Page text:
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Operating System (cont.)
Since the compatibility filter has already eliminated all of the operating systems except Windows, we now have to figure out which version of Windows is the most reliable. Windows ME and older versions (95, 98, NT4, etc.) are not even being considered since Microsoft is phasing out support for these products. This is a good thing considering that Windows 95 has the worst memory leaks of any mainstream OS I have ever used, and Windows ME was the most unreliable OS that Microsoft has ever put out. That leaves us with two options to choose from: Windows 2000 Professional and Windows XP Professional. Before we go any further, I am not including Windows XP Home Edition as one of the choices since it’s basically just a stripped down version of XP Professional. As Microsoft puts it: “Windows XP Professional gives you all the benefits of Windows XP Home Edition, plus additional remote access, security, performance, manageability and multi-lingual features that make it the operating system of choice for businesses of all sizes and people who demand the most out of their computing experience.” So for the sake of argument and simplicity, let’s skip the Home Edition and stick with the Windows 2000 Pro vs. Windows XP Pro battle.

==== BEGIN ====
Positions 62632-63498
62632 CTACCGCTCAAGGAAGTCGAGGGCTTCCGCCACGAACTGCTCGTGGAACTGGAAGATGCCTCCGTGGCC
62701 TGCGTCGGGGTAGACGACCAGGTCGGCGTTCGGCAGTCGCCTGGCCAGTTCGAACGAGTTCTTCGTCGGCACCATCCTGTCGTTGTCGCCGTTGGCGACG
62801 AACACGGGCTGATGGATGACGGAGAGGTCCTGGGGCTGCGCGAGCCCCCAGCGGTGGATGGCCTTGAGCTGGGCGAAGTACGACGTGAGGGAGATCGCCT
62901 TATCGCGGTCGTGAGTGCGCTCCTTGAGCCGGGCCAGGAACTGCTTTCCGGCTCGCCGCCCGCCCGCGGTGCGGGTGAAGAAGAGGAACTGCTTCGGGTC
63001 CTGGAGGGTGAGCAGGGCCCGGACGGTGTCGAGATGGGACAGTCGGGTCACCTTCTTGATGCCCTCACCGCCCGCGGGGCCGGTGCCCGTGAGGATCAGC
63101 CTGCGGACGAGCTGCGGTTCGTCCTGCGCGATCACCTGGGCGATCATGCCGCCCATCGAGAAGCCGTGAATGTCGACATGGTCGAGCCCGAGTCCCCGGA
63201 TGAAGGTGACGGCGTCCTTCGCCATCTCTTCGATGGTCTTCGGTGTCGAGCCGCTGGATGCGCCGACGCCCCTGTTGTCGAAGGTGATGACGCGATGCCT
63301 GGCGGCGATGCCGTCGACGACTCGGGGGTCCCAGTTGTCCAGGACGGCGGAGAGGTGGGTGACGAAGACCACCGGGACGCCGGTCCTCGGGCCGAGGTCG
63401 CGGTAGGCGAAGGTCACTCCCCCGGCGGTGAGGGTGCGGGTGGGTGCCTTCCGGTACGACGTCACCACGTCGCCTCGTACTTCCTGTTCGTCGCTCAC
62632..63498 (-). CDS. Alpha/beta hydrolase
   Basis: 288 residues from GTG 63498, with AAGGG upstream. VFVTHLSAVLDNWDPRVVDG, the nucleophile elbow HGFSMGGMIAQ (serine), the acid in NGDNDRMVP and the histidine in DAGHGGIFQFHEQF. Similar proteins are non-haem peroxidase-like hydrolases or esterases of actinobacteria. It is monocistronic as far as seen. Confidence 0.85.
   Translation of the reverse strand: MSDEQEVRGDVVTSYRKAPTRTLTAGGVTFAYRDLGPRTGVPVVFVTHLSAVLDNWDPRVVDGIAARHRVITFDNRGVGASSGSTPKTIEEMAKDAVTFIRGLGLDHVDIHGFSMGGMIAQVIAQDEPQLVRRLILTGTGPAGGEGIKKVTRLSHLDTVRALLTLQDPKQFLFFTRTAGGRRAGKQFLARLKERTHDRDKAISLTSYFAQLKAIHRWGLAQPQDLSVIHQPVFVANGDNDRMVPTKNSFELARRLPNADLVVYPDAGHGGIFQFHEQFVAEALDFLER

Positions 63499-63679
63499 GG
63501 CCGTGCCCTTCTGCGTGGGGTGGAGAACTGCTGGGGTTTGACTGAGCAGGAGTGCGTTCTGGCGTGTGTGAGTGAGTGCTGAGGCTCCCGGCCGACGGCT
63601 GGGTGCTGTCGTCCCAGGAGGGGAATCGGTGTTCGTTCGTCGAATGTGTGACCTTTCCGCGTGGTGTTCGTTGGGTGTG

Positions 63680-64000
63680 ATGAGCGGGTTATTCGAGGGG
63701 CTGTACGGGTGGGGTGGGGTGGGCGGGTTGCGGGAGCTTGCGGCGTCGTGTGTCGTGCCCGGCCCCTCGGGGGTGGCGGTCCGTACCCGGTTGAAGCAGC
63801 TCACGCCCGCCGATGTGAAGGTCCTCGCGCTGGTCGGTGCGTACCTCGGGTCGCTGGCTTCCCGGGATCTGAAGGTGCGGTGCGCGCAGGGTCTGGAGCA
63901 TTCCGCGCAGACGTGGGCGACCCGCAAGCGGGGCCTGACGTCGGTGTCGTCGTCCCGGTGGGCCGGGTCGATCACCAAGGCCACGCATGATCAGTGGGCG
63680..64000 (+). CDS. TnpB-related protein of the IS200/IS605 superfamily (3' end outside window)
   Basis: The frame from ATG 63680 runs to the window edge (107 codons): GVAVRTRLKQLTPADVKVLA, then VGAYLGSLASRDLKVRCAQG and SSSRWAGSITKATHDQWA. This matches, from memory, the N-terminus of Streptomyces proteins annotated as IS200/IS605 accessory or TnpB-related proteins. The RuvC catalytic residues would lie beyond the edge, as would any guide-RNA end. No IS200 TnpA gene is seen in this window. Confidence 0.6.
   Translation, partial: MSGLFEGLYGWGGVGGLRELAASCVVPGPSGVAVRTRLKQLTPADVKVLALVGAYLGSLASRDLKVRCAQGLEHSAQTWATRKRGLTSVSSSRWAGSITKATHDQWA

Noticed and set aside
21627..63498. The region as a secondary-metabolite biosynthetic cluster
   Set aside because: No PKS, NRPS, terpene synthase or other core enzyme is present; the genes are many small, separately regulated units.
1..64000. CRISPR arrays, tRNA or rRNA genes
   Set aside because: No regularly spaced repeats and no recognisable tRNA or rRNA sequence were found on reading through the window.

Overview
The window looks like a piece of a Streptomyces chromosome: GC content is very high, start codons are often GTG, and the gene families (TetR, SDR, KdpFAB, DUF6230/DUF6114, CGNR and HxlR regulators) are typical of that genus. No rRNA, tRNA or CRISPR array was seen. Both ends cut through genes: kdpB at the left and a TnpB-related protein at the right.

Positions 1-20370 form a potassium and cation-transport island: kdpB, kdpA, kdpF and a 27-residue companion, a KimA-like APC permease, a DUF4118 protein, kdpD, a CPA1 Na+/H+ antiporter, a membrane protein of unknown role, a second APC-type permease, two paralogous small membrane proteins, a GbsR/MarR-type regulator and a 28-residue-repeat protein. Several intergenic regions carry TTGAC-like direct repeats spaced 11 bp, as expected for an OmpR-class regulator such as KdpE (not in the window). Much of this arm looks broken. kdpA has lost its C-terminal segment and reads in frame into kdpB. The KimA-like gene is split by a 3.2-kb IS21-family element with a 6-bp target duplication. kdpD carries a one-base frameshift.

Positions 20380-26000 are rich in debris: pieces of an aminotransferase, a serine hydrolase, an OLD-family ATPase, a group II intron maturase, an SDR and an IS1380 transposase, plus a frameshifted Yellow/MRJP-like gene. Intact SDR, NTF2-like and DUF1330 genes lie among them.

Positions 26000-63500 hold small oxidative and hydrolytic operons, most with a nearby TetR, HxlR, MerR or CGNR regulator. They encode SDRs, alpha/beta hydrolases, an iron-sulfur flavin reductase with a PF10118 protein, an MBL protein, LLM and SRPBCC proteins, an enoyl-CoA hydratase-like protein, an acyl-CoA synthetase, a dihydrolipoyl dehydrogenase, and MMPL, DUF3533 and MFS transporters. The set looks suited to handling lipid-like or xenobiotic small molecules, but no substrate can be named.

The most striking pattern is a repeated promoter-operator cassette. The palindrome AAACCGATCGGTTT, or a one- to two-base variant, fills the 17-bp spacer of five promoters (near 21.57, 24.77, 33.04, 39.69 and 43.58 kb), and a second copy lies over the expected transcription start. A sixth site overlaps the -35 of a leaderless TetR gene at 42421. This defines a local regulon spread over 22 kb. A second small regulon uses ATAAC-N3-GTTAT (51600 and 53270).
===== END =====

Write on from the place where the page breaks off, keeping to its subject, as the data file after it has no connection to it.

Windows 2000 represented an important milestone in operating system reliability and availability, due in large part to its fully protected memory model. However, with Windows XP several new reliability improvements have been made that are worth pointing out. For example, a new feature was introduced called “Windows Driver Protection”, which keeps you from installing and loading “defective device drivers”, which are files that could cause the system to stop functioning indefinitely (hang) or shutdown unexpectedly ("blue-screen"). This feature improves the reliability of XP significantly by identifying problematic files before they are allowed to be installed on your system. In the event that an application does hang in a frozen state, Windows XP makes it easier to terminate the program without affecting anything else running on your machine.
Windows XP also introduced a backup technology called “Shadow Copy”, which produces exact, point-in-time copies of files, including all open files. The coolest thing is that users or applications can continue working without interruption while a backup is being made!
Another interesting feature of XP is “Auto Update”, which is an option for updating your computer’s operating system without interrupting your trading. Updated system files are automatically downloaded an installed, so you don't have to remember to periodically check for new updates. This feature is especially important when it comes to downloading files which help improve the reliability and security of your system.
The benefits of Windows XP over Windows 2000 are clear: Fewer critical problems occur, problem resolution is faster and easier, and backups and system updates are easier than ever before. The winner in the reliability battle: Windows XP!